Discernment, Dreams, I Sing the Body Electric

A Bag of Campaign Memorabilia

I decided on two forms of Advent practice. One is represented by a ticker in the sidebar here, and it is a commitment to matter, to keep moving through Advent despite the challenges of doing so in a busy season. I’m close to a weight goal I established several months ago as being perhaps reachable by the end of the year, but I realize that the temptations of this festive season of the year might make it more difficult, particularly in combination with the early darkness that grows more profound each day as we work our way toward darkness around 4 p.m.

But there is also an inner life, and my dreams have been vivid, and I determined to make recording my dreams, or at least reflecting on them, an Advent practice. It seems fitting, as we move toward the texts of Advent 4 and the Sunday after Christmas, in which Joseph responds to his dreams.

Last night I had a dream about sorting through boxes of things that belonged to my parents. There was more to the dream, but here is what I feel moved to write about this morning. One of the boxes contained bags of campaign memorabilia emblazoned with my maiden name. My father was a politician, so in some ways that’s not an entirely unlikely thing to find, although in this case the materials looked too new to have been from his career, the buttons too modern. There was my maiden name, Spong, over and over again.

I’ve been contemplating what comes next in my work life, and one of the possibilities is the subject of a meeting tomorrow. It’s an exciting possibility, but also a bit terrifying because it is something new.

I woke this morning asking this question: "What would a Spong do?" I thought about my dad, and my cousin Jack and my grandmother Emily, all bearers of that name, and I realized, "They would step out in faith. They would never cower or fret. They would hear a call and answer it." Not a one of them worried or worries about what others think. They are a picture of courage, a courage based in faith.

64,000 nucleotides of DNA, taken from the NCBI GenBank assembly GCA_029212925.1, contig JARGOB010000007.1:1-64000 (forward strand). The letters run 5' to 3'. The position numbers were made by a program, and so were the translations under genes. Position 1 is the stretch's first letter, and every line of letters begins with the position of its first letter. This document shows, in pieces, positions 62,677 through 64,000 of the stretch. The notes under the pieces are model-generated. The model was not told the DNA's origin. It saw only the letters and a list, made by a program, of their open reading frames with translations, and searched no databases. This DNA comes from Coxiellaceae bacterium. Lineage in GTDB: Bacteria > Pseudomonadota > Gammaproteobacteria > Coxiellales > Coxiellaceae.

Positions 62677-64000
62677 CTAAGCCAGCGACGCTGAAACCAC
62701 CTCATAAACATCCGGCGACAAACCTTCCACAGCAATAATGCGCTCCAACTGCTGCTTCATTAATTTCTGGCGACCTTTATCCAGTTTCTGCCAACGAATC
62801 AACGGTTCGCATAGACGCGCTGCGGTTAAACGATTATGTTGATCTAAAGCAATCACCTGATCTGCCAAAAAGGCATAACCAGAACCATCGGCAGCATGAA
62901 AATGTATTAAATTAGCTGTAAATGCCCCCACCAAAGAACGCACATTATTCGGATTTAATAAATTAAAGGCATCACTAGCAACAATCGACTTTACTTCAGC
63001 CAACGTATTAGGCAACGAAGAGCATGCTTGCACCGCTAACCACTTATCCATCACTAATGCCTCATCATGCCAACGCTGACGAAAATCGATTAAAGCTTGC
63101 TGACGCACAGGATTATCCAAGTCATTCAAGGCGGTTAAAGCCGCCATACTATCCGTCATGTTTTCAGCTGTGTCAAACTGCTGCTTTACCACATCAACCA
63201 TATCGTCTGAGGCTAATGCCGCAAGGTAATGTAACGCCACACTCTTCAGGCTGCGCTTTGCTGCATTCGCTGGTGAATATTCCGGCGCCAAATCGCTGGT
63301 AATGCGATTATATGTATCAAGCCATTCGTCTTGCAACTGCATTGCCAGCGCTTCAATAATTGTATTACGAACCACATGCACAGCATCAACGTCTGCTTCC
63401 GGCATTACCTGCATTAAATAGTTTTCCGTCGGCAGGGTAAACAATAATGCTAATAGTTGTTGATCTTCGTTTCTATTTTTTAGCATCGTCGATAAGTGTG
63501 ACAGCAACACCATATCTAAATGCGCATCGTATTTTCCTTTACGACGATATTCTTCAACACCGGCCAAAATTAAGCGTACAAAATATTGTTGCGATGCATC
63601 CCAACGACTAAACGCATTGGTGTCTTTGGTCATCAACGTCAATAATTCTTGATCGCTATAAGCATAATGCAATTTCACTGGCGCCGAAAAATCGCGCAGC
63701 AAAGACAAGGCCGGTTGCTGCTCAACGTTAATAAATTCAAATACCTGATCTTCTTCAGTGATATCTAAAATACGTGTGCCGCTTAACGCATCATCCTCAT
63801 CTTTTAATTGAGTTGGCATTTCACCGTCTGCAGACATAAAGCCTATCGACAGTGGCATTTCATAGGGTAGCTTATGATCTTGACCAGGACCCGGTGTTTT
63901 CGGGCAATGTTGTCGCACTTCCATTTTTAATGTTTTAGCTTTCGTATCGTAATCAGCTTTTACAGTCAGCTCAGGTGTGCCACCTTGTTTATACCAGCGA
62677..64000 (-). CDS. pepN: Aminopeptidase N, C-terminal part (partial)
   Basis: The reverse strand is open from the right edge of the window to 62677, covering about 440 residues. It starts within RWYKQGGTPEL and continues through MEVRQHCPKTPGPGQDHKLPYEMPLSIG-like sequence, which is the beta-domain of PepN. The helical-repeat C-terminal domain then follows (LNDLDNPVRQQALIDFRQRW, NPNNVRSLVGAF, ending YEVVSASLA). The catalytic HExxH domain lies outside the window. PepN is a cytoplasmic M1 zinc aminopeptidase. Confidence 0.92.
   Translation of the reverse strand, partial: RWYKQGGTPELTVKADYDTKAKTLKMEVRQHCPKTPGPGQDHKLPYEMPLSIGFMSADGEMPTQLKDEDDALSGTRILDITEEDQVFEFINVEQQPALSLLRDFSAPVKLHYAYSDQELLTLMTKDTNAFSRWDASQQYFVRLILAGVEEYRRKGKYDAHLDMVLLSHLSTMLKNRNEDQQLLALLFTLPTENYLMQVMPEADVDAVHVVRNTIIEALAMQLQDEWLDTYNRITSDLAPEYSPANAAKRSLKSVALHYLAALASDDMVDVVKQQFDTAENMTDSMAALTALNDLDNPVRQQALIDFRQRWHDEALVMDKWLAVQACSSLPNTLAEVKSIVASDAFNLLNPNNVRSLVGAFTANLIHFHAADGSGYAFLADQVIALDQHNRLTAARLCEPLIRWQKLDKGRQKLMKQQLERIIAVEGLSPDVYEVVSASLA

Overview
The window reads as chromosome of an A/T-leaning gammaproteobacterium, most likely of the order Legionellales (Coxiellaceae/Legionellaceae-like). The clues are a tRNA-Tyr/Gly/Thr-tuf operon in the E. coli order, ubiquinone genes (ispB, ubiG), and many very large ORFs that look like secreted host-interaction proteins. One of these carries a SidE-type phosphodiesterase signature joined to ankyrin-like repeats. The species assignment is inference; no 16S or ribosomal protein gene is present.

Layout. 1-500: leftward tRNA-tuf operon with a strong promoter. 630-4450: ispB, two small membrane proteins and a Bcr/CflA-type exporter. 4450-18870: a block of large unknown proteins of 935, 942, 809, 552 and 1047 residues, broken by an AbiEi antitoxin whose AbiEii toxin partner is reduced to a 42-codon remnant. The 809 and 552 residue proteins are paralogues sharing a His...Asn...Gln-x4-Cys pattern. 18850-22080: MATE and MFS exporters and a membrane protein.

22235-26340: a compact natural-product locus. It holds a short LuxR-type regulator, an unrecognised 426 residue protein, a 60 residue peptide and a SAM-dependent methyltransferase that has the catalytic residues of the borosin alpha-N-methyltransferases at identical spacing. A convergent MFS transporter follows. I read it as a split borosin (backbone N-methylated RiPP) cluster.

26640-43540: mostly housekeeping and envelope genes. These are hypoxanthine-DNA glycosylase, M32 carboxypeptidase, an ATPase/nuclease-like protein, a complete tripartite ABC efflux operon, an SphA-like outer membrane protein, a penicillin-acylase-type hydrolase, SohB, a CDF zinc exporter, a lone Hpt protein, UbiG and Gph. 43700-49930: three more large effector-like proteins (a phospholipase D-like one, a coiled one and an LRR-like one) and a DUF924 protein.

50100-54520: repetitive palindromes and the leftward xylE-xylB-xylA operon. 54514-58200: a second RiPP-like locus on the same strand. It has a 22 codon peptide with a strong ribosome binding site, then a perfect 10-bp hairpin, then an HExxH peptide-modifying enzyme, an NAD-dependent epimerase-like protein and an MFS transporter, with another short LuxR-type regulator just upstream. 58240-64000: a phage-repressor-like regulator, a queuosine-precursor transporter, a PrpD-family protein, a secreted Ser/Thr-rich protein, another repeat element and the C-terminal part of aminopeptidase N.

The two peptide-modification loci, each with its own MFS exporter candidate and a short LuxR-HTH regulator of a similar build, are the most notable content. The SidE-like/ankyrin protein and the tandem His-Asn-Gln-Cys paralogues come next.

Joseph dreamed things that guided him to do the unusual, the unlikely, even the unspeakable in his cultural context. Surely I can take a chance, too?

15 thoughts on “A Bag of Campaign Memorabilia”

  1. You go, girl! If the call is for you…step right up. You will know. Courage to you, and peace.
    And we will be behind you cheering and holding up signs (“SPONG!”)

  2. I like your ideas. one of my challenges is to keep walking (the dog) in the winter weather. We don’t go as far…
    I also like the dream.

  3. You know, Spong could be a verb. “I heard the call, I and just had to spong.” “I was a little nervous about the new possibilities, but once I started sponging, everything was OK.”

  4. Just keep the “g” hard.
    My challenge also is to keep walking the dog, although he will certainly let me know in unpleasant ways if I don’t! The early dark does make it harder, I hope you feel safe outside in your neighborhood as I do (especially with dog who has shown some protective instincts in a gentlemanly way).

  5. Spong is your cousin? As in, Bishop Spong? Songbird….??? Ok, I know he likes to push the envelope….but I agree, I don’t think he worries about who will, or will not, like him.
    Ok, now this part I’d say regardless, “Step out my friend and trust that God is holding you up!” I really hope that if this new possibility is of God, is Spirit-filled, that it is offered to you and you accept…wow.

  6. Yet another reason to be happy that you are my friend…Such an exciting man!
    Can we all “spong” do you think….It strikes me as the right verb for this place and this time too
    (and I’m impressed re your Advent walking plan too – if I do a really hefty hike tomorrow I might catch up, but I suspect I’m unlikely to…alas)

  7. My Spong grandfather married into Methodism. Then my dad married a Baptist. Then I went to Presbyterian Sunday School at the same time I was attending Episcopal day school (that was the Olde Presbyterian Meeting House and St. Agnes, for those who know Alexandria). And then I was confused. All through that time we visited a friend at her summer house in the Berkshires and while there attended the Congregational Church. When I got to Maine, I looked for one. And the rest is history.

  8. WOW. I’m working for a 5 year old church plant as an intern. It’s hard stuff. But incredibly rewarding. I understand the pull to go and do… and yet wanting to be confident that the financial rug won’t be pulled out from under you…
    This will be interesting to ee how it plays out.
    d

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